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Funding Mechanisms in Place for the Affordable Care Act


Andrew Presti

The Supreme Court upheld the constitutionality of the PPACA on June 28 based on the federal government’s taxing power. The Act requires that all individuals not covered by an employer-sponsored health plan or a public insurance program to purchase health insurance or pay a penalty. In exchange, insurance companies are required to cover all applicants and offer the same rates to them, regardless of pre-existing conditions or gender. The Act will provide health insurance coverage for 32 million currently uninsured Americans.

The PPACA will be funded through a variety of fees, spending offsets and taxes. The fees include annual charges to health insurance providers and manufacturers and importers of branded drugs, while the spending offsets require reduced funding for Medicare Advantage policies, reduced Medicare home health care payments, and certain reduced Medicare hospital payments. The most debated funding mechanisms, however, are the increased taxes.

The PPACA imposes a 2.3 percent annual excise tax on manufacturers and importers of certain medical devices, which is intended to raise $20 billion over the next 10 years, according to the non-partisan Congressional Budget Office. The Act also calls for a 10 percent sales tax on indoor tanning services.

Individuals will face increased taxes on high-cost insurance policies, a reduced ability to use the medical expenses deduction on their tax forms, limited annual contributions to flexible spending arrangements for cafeteria plans, and for high-income taxpayers, an increased Medicare tax and a separate investment income tax.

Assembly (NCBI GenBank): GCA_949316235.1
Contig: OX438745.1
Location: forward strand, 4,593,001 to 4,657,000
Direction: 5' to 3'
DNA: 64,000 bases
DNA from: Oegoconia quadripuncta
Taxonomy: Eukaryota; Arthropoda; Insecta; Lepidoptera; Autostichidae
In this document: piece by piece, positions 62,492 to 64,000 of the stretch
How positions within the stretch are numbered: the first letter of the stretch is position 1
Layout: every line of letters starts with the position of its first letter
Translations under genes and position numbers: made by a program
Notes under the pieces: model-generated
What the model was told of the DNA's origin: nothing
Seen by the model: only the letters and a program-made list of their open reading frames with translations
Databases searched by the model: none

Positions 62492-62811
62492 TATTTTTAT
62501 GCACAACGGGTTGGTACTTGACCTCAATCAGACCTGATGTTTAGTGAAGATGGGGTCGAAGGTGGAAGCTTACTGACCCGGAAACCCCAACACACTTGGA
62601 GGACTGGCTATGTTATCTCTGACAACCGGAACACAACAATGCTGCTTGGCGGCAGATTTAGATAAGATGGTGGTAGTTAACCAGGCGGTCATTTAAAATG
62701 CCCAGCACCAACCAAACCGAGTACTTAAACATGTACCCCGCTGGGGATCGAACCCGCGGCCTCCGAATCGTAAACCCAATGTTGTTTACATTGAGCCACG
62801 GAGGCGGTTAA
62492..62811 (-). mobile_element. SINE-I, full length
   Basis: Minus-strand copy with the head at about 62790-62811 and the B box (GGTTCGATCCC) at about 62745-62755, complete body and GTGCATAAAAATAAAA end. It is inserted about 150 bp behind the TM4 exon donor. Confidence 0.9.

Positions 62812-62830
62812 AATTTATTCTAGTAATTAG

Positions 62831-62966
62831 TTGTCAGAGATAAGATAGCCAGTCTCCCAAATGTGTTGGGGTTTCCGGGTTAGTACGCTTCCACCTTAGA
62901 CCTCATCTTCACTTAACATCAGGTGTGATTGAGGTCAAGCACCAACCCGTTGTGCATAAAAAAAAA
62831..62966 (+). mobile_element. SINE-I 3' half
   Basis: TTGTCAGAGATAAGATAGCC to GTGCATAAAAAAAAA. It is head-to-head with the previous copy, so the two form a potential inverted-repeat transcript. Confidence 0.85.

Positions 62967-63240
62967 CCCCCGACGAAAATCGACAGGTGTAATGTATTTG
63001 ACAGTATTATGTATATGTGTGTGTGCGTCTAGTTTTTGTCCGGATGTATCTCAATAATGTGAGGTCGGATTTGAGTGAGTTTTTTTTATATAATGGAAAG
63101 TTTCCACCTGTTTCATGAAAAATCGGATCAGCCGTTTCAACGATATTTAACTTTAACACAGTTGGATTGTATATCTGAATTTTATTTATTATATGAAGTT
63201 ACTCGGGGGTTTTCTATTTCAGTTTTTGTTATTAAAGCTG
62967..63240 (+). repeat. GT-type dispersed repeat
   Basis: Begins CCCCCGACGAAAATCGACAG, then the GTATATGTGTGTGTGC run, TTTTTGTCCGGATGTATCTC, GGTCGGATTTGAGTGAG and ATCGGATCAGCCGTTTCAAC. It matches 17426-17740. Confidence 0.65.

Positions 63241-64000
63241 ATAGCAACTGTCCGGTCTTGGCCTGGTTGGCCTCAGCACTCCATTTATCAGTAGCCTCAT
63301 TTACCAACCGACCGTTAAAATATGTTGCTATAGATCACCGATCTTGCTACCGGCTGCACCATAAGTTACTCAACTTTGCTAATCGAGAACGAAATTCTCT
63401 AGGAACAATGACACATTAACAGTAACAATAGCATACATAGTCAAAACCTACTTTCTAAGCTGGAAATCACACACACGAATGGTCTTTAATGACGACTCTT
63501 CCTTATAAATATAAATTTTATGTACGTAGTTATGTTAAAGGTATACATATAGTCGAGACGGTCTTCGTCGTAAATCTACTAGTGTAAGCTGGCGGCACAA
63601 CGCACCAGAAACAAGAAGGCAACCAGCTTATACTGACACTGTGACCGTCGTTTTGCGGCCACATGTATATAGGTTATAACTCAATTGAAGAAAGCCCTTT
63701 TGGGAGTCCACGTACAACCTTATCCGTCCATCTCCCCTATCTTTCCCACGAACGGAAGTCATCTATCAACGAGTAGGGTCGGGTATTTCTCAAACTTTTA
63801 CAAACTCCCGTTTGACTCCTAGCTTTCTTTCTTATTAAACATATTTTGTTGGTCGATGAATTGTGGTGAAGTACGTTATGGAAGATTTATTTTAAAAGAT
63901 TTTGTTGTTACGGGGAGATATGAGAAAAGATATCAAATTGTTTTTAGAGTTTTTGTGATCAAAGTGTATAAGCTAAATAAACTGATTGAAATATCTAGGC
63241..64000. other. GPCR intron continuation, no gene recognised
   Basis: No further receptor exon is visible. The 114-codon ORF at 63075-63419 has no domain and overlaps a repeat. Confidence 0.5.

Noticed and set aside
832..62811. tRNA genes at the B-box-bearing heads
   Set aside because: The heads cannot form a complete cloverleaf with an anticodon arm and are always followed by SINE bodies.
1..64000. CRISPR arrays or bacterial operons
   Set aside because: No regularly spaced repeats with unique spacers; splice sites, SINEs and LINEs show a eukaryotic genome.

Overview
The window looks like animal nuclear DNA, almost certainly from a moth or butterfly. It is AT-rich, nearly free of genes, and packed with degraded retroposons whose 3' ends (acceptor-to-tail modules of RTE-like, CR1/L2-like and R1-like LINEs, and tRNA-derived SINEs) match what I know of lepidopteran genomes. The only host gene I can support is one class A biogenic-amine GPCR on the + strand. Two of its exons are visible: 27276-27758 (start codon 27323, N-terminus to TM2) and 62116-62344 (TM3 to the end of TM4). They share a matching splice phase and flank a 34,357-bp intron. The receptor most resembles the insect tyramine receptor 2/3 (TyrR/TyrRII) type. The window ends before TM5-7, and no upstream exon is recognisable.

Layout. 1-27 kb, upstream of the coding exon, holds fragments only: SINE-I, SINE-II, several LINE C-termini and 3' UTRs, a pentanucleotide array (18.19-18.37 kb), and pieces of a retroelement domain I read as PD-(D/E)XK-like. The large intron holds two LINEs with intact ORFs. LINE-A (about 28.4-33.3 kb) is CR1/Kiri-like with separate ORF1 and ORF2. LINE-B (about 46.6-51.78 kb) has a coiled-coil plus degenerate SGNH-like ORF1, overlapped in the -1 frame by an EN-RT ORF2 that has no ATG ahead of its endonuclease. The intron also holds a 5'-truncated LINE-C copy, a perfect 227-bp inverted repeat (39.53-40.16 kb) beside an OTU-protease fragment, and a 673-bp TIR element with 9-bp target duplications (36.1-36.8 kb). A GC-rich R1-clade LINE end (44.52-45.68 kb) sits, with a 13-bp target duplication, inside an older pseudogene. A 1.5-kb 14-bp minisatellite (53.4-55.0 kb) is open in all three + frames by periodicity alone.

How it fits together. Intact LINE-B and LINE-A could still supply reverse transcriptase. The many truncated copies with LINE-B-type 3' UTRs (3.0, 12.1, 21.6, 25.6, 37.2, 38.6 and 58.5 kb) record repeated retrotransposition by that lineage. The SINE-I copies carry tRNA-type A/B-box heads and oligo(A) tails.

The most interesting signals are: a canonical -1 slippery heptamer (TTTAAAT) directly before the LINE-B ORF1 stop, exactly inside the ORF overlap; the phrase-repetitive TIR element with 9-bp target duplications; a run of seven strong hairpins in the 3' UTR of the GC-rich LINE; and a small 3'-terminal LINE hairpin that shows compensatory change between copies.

Subscribers to high-cost insurance policies, or so-called Cadillac plans, will face a 40 percent excise tax on annual health insurance premiums over $10,200 for individuals and $27,500 for a family. That provision is intended to raise $32 billion over 10 years.

The adjusted gross income floor on the medical expenses deduction will be raised from 7.5 percent to 10 percent, meaning that only medical expenses that exceed 10 percent of the taxpayer’s adjusted gross income will be deductible. The CBO estimates it will raise $15.2 billion over 10 years.

The most common type of flexible spending arrangement for a cafeteria plan is the Medical Expense FSA, which allows an employee to set aside a portion of earnings to pay for qualified expenses, such as deductibles and copayments. Previously, there was no federal limit on contributions to such a plan, although employers usually had a $5,000 annual ceiling. Under the PPACA, the annual contribution limit will be $2,500. The provision is effective Jan. 1, 2013, and will raise an estimated $13 billion over 10 years.

Finally, also effective Jan. 1, 2013, the PPACA imposes an additional Medicare tax of 0.9 percent and a new 3.8 percent tax on unearned investment income for single filers with income over $200,000 and joint filers with income in excess of $250,000. Most taxpayers currently pay 1.45 percent of their wages to support Medicare through the Medicare payroll tax. The new 0.9 percent increase will be imposed on wages in excess of the threshold amounts. The investment income tax targets dividends, interest, royalties, capital gains, annuities and rents for the same high-income taxpayers. These provisions are intended to raise by far the most revenue under the PPACA, at an estimated $210.2 billion over 10 years.

The CBO estimates that the PPACA will actually trim the federal budget deficit over the next 10 years. Voters will make their own decisions about the worthiness of the Act as they sort through the rhetoric from both sides in the presidential race.